Why did you want to tell a love story from the female protagonist’s point of view?

F.M.: Because I’m a female!!! No, but what I tried to do in every film is to create images that I haven’t seen before in Cinema. The year that I wrote the film, I read a lot of feminist literature from the ’60s and ’70s, love and life stories from a female perspective, and I realized I hardly ever see this kind of stories on the screen. I mean, I don’t think I’ve ever seen a film where a woman leaves the relationship in the end! I saw this story as a possibility to create a complex female character that can be both forthcoming and submissive, smart and vulnerable, understanding and sexual. I also think it’s interesting to show strategies for talking around things and controlling the conversations from a female point of view.

Would it be fair to say that The Heart is a feminist relationship drama with a raw and different gaze on modern society? In that regard, you are hailed as a generational auteur. Would you agree with that assumption?

F.M.: Haha! Wow! I think that is a fantastic description of the film and I’ve heard similar things being said before, so I hope there is a bit of truth in it because it’s very nice words! I call myself an auteur because of the way I work and sometimes I describe the film as a feminist coming of age story. About the generational thing, that’s up to the critics and audience to decide!

Are you a feminist?

F.M.: Yes! I don’t believe that everything that is done in the name of feminism today is actually helping the position of women, and I think it is important to create room for questions and critical thinking within the movement. That being said, I’m definitely a feminist, and a proud one, at that!

Why did you cast yourself in the main role?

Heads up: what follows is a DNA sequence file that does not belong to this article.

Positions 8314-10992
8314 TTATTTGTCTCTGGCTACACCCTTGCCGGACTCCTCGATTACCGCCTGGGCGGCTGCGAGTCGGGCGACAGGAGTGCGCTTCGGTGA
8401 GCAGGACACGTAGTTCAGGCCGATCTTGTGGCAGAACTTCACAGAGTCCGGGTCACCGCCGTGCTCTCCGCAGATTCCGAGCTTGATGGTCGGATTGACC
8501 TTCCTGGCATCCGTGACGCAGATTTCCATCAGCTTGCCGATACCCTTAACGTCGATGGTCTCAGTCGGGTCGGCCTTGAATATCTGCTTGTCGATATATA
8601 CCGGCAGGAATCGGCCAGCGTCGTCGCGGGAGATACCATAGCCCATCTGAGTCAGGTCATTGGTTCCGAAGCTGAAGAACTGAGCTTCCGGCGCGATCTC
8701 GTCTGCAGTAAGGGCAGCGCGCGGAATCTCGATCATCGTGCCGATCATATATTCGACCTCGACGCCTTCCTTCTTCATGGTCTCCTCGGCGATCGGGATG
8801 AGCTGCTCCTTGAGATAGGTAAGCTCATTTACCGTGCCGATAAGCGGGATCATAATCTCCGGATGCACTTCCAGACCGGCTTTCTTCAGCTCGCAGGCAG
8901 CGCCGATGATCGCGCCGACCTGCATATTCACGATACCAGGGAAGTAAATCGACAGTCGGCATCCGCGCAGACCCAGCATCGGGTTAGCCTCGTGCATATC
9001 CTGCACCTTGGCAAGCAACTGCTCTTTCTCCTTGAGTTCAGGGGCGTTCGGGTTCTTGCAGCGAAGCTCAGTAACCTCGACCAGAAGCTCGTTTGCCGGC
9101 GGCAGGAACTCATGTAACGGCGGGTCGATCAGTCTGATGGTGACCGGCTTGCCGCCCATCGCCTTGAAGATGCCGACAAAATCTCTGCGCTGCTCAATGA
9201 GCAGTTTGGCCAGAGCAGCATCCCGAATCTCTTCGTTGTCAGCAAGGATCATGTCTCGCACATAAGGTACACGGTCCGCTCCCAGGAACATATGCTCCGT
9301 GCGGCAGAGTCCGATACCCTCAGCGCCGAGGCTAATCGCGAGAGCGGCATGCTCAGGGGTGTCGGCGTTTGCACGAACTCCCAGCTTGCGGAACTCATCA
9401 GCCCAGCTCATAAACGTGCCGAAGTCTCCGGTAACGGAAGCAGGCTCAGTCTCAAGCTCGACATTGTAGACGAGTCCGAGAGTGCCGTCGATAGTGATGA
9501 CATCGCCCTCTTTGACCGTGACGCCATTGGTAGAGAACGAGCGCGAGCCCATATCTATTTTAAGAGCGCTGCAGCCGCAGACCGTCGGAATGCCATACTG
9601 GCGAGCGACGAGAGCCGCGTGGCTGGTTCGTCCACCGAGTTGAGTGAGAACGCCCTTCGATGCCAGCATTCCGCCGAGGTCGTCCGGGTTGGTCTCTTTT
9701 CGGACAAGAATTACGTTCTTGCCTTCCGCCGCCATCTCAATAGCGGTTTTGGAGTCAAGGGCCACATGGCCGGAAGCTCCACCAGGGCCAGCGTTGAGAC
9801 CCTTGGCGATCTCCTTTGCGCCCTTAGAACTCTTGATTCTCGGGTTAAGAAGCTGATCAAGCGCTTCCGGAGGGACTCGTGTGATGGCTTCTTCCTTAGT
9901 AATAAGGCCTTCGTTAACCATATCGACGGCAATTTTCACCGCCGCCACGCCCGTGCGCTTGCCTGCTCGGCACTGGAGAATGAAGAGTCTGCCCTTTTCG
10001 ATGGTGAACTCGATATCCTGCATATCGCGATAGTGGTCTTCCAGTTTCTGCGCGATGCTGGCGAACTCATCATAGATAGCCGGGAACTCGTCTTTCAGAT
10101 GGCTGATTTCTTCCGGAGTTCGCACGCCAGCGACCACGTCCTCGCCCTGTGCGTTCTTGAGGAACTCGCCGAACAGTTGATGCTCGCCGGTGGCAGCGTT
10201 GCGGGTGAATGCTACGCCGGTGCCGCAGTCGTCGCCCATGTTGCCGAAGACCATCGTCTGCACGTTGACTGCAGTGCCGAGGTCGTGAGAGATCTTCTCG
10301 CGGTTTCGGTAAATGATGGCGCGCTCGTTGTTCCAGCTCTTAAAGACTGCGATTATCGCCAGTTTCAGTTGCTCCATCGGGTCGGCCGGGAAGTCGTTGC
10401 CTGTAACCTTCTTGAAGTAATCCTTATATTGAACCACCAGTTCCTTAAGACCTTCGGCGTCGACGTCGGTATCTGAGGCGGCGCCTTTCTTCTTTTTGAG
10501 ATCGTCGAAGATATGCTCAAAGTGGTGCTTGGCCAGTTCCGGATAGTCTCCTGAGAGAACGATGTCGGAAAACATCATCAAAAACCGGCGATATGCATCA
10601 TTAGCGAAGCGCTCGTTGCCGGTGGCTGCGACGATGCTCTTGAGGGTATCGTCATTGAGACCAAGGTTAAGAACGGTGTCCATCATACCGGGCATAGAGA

F.M.: During the casting process, I realized that there was a conflict between the kind of film I wanted to make and the way I wanted to treat the female actress. I had just read the diary of the Swedish actress Lena Nyman and was very sad about the way Swedish journalists treated her, calling her fat and unintelligent because she was not thin, and I didn’t want to put anyone else through that. In the film, I explore vulnerability that is connected to sexualized femininity and I thought that if I did it myself, I’d always know my own boundaries and it just felt like an interesting way to approach sexual images from a female perspective. And if there were any reactions afterwards, it would be like a part of the project.

Can you talk about the title? How does it deconstruct the human heart?

F.M.: We talked about the heart as a symbol for romantic love, but also as the organ that transports blood to other body parts so that it’s possible for us to have sexual connections. We’ve been working with breathing and heartbeats all through the sound design. So, what is really the heart of this relationship? On the poster, there is a lip set on the high edge with the title underneath to play with the thought that there might be another organ in focus here.

A good thing about the Swedish film industry is that it has given a lot of support to young female directors and I’m super grateful for those initiatives; I’ve had a lot of help from that!

Talking about women, what is your opinion of the situation of women in today’s film industry? What is it like in Sweden, a country that is at the forefront of the fight for gender equality in the film industry?